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  • Canada's Immigration Minister John McCallum speaks during Question Period in the House of Commons on Parliament Hill in Ottawa, Ontario, Canada, October 31, 2016.

    Canada's Immigration Minister John McCallum speaks during Question Period in the House of Commons on Parliament Hill in Ottawa, Ontario, Canada, October 31, 2016. | Photo: Reuters

Published 27 January 2019
Opinion

Canada's Ambassador to China delivered a strong statement rejecting extradition of Huawei's CFO to the U.S. and was asked to resign by PM Trudeau.

Canada’s Primer Minister Justin Trudeau received the resignation of the Ambassador to China John McCallum, as requested, after the diplomat delivered a staunch statement urging Canada to reject Huawei’s CFO Meng Wazhou’s extradition to the United States.

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“I think she has quite good arguments on her side. One, political involvement by comments from Donald Trump in her case,” said McCallum in a closed-door meeting with Chinese media.

He also stated there was an issue of applying U.S. law outside of its territorial jurisdiction. “Two, there’s an extraterritorial aspect to her case.”

This aspect is entrenched in a prolonged debate on the reach of U.S. jurisdiction. The Supreme Court’s recognition of a “presumption against territoriality,” limits the scope of the U.S. government’s application of law within its boundaries.

On the other hand, the statute of Foreign Corrupt Practices gives the government the ability to act against foreign countries by threatening companies that do business with them if they also operate in the U.S.

For financial expert Zachary Karabell, this tactic is only sensible where there are big power imbalances, “Arresting the No.2 executive of one of the world’s largest technology companies is an ineffective way to achieve policy aims — and a very effective way to complicate negotiations that matter rather more.”

Lastly, “And three, there’s the issue of Iran sanctions in her case and Canada does not sign on to these. So I think she has some strong arguments she can make before a judge,” said McCalllum.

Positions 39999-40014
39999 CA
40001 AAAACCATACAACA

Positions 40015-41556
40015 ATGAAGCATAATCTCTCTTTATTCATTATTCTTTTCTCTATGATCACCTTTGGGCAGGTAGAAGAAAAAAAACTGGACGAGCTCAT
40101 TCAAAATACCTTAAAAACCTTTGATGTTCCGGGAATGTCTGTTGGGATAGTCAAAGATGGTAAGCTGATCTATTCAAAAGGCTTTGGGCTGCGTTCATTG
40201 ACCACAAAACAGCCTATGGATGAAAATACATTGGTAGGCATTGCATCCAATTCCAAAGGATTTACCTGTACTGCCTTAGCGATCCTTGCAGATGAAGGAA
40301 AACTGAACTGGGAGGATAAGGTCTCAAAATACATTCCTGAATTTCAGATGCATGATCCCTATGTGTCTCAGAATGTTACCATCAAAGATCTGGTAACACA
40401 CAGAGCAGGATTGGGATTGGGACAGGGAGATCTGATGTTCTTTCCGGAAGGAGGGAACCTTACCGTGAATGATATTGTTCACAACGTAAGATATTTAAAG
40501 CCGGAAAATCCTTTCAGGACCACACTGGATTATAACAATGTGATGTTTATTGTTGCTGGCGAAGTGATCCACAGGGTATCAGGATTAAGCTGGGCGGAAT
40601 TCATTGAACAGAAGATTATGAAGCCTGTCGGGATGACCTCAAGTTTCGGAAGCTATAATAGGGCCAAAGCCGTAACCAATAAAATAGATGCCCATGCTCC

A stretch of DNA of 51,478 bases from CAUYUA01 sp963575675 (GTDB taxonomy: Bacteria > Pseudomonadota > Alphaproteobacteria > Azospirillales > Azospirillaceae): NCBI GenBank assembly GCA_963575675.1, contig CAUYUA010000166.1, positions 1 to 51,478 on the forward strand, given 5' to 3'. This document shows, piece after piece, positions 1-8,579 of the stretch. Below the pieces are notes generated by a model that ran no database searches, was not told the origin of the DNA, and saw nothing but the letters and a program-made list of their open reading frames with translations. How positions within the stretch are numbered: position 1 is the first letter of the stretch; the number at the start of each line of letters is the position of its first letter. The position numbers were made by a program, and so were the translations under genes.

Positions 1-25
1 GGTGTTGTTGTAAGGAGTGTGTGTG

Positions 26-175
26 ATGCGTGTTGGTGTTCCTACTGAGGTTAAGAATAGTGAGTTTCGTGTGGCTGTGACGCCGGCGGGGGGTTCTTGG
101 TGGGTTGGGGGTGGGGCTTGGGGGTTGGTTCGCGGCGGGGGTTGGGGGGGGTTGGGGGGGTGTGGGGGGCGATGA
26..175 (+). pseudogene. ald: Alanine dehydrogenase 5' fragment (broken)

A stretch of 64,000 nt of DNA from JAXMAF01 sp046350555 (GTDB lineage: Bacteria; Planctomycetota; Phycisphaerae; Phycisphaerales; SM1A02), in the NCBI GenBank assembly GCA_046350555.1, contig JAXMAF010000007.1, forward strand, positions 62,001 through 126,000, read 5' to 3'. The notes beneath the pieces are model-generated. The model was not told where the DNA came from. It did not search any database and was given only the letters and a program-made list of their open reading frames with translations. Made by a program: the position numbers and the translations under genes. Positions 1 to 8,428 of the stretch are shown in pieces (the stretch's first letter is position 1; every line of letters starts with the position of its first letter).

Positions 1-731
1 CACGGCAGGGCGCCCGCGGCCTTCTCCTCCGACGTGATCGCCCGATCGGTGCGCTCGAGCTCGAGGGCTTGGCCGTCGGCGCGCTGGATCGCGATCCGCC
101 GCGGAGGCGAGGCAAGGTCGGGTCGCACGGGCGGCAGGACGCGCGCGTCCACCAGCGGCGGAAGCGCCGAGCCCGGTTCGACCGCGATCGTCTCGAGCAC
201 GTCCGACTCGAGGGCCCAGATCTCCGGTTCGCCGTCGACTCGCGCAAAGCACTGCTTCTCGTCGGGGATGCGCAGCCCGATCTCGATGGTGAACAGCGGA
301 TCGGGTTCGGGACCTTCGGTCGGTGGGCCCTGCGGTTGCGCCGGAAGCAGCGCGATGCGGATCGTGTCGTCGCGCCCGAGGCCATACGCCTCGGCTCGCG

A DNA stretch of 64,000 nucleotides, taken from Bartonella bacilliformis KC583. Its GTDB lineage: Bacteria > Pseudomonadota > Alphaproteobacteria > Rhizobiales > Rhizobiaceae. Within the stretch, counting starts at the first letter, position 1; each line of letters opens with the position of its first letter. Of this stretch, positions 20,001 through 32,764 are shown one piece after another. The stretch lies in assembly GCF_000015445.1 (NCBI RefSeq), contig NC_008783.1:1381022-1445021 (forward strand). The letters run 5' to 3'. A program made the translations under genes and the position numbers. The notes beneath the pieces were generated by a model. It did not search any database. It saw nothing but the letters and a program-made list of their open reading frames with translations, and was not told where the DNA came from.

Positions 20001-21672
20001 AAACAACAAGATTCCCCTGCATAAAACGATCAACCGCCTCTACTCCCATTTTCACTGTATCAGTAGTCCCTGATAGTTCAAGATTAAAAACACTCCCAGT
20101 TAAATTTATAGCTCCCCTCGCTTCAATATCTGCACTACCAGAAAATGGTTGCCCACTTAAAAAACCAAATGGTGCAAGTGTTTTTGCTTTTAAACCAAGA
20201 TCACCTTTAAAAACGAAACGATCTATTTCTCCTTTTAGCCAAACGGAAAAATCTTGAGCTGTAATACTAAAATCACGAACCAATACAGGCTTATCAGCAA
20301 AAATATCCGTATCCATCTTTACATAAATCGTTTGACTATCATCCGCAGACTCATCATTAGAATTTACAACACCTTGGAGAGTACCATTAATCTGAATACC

For Toronto-based extradition lawyer Seth Weinstein, even in the case of some wrongdoing by Meng, there are legal boundaries to what Canada is able to do in her case: “If [Meng’s] conduct is, in fact, a violation of sanctions [and] we don’t subscribe to those sanctions, and don’t have an offense of that nature here in Canada (...) arguably it could then be advanced that she ought not to be extradited because there is no similar conduct here that’s criminal.”

After delivering these three arguments, McCallum did an unexpected about-face and went on to say he had “misspoken,” and conceded to Trudeau's resignation request.

Fears are mounting over a continued trade war between the United States and China and its impact on the world economy, as global expected growth is projected to be lower in 2019, according to International Monetary Fund forecasts.

The Chinese government has tried to calm fears about the arrest of Huawei CFO derailing the trade talks, while the United States has inflamed the situation by pursuing the extradition request.

The date limit for the extradition request coincides with the next round of negotiations on United States’ President Donald Trump trade war against China, which is set to be held in Washington D.C. on Jan. 30 and 31.

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